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I've been experimenting with Ubuntu 10.04(64bit) inside a VirtualBox VM. This isn't my first experience with Linux, but I'm still very much a Linux noob.

Whenever I try to install software from the Ubuntu Software Center, the installation gets interrupted and I get a warning that this installation requires untrusted sources. I can install anything I want using apt-get, it's just the gui that doesn't work. I've done research on the issue and taken the following precautions with no result:

under software sources

  • Allowed Canonical partners
  • Allowed source code
  • Changed the download source to main server

I get no errors when running an apt-get update. Can anyone shed some light on the issue?

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Ubuntu likes to forget some of the package signing keys it needs. To fix it, run the following commands on a terminal:

gpg --keyserver --recv-keys 40976EAF437D05B5
apt-key add ~/.gnupg/pubring.gpg
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The first command times out, and thus the second line didn't work. Is there another key server? – Casbar Feb 25 '11 at 19:34
Try – farfromhome Feb 26 '11 at 2:07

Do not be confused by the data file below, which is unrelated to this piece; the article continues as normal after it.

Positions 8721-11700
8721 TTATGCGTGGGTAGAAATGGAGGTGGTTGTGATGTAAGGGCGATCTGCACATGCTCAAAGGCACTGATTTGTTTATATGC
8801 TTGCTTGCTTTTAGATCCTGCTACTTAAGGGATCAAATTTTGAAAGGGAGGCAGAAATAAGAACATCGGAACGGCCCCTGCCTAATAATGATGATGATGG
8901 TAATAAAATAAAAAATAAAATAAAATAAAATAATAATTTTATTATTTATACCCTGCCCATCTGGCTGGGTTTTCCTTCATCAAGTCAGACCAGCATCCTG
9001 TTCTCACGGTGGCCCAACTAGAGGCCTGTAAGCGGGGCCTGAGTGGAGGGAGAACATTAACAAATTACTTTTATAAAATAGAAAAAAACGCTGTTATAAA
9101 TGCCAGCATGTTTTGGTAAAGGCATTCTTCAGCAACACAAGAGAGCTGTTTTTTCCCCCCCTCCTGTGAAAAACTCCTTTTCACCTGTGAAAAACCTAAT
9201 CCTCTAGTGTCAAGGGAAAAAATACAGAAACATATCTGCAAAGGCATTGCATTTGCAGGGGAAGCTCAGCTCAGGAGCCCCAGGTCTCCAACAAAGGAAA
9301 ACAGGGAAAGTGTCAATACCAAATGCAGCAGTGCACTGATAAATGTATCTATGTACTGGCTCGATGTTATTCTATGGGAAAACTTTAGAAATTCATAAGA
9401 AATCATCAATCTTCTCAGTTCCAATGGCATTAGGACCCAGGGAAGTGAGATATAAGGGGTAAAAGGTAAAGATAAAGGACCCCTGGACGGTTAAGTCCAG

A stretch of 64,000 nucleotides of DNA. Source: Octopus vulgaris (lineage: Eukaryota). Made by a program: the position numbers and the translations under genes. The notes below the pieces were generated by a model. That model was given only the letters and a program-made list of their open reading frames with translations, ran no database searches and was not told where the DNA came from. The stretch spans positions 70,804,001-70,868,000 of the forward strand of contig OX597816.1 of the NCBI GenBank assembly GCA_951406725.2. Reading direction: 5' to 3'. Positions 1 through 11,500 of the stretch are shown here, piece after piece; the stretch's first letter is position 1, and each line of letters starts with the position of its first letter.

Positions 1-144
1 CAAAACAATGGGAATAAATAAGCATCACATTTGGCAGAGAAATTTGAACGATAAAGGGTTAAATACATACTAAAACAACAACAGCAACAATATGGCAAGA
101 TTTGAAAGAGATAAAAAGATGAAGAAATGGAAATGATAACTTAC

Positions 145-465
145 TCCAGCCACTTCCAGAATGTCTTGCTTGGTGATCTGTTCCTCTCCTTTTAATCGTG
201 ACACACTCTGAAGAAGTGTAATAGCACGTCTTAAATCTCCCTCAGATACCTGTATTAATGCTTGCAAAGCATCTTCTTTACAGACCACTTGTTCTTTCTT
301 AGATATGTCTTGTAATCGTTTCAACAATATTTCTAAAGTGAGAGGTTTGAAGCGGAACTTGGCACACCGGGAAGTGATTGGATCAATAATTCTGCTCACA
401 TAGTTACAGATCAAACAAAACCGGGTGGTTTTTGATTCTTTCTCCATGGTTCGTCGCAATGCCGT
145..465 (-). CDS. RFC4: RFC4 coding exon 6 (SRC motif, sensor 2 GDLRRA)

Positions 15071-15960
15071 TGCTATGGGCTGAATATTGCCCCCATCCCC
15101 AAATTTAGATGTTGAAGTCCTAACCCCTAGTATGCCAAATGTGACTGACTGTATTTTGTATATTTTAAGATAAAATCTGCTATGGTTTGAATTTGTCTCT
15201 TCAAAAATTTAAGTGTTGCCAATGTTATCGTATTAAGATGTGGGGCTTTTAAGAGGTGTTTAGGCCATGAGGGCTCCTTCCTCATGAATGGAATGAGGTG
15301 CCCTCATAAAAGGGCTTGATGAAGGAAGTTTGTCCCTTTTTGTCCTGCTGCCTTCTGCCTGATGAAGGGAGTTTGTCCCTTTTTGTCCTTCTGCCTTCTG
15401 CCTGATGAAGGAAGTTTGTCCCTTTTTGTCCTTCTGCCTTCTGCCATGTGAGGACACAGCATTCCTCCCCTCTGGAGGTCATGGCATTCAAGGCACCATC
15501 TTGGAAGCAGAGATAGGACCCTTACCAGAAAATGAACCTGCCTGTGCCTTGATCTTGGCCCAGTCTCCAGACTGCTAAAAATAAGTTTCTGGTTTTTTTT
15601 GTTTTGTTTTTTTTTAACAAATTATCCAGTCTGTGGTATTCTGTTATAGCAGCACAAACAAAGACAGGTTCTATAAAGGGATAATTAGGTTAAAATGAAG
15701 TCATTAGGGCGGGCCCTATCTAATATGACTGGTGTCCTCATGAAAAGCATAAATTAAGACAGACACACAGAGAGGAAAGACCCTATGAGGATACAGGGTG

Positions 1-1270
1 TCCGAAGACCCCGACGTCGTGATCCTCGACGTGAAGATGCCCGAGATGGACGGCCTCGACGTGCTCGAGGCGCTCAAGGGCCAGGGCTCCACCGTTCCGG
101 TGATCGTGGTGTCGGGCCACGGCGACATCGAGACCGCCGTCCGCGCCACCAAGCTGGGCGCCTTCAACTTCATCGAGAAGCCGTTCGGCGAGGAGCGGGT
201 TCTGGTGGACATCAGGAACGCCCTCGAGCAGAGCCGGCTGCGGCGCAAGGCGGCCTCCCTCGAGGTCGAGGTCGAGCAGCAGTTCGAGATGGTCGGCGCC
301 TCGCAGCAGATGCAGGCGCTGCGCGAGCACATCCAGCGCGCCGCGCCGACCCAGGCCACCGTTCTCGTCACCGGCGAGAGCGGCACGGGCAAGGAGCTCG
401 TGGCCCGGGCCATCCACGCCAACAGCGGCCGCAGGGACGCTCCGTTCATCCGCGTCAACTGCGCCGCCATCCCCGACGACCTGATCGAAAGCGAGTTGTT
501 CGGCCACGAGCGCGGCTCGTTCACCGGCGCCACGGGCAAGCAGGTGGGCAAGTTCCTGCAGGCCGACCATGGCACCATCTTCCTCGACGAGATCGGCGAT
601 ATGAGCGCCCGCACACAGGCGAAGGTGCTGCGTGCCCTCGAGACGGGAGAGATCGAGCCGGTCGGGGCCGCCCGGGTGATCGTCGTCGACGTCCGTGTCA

Sorry it took so long to reply. I've been neck deep in work. Anyway I tried the using the same command that Patches suggested, but with substituted in for like farfromhome suggested, but no dice. The terminal reports back that the key is unchanged. I still can't use the software center. – Casbar Mar 8 '11 at 16:18
@Casbar: as a workaround for the moment you are still able to use the Synaptic Package Manager GUI, available in the Administration > System menu. It'll prompt you when you have a key problem rather than denying the operation. It's a little more advanced than the Software Center, but still probably a lot easier than using apt-get. – Patches Mar 8 '11 at 22:31
That's what I've been doing. I was just hoping that I get the Software Center to work. – Casbar Mar 20 '11 at 5:30

Are you trusting restricted extras/third party sources? Are canonical-partners and source code the only things you are trusting? On an install that i was using the 3rd party stuff, i was trusting like 4 different repositories.

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I forgot to mention that. I also allowed using 3rd party stuff. – Casbar Feb 25 '11 at 19:21
@Casbar: in that case you probably missing your a key for one of your third-party APT repositories. If you post the contents of your /etc/apt/sources.list, the contents of all the files in /etc/apt/sources.list.d/, and the output from sudo apt-key list we might be able to identify what key is missing. – Patches Mar 8 '11 at 22:29

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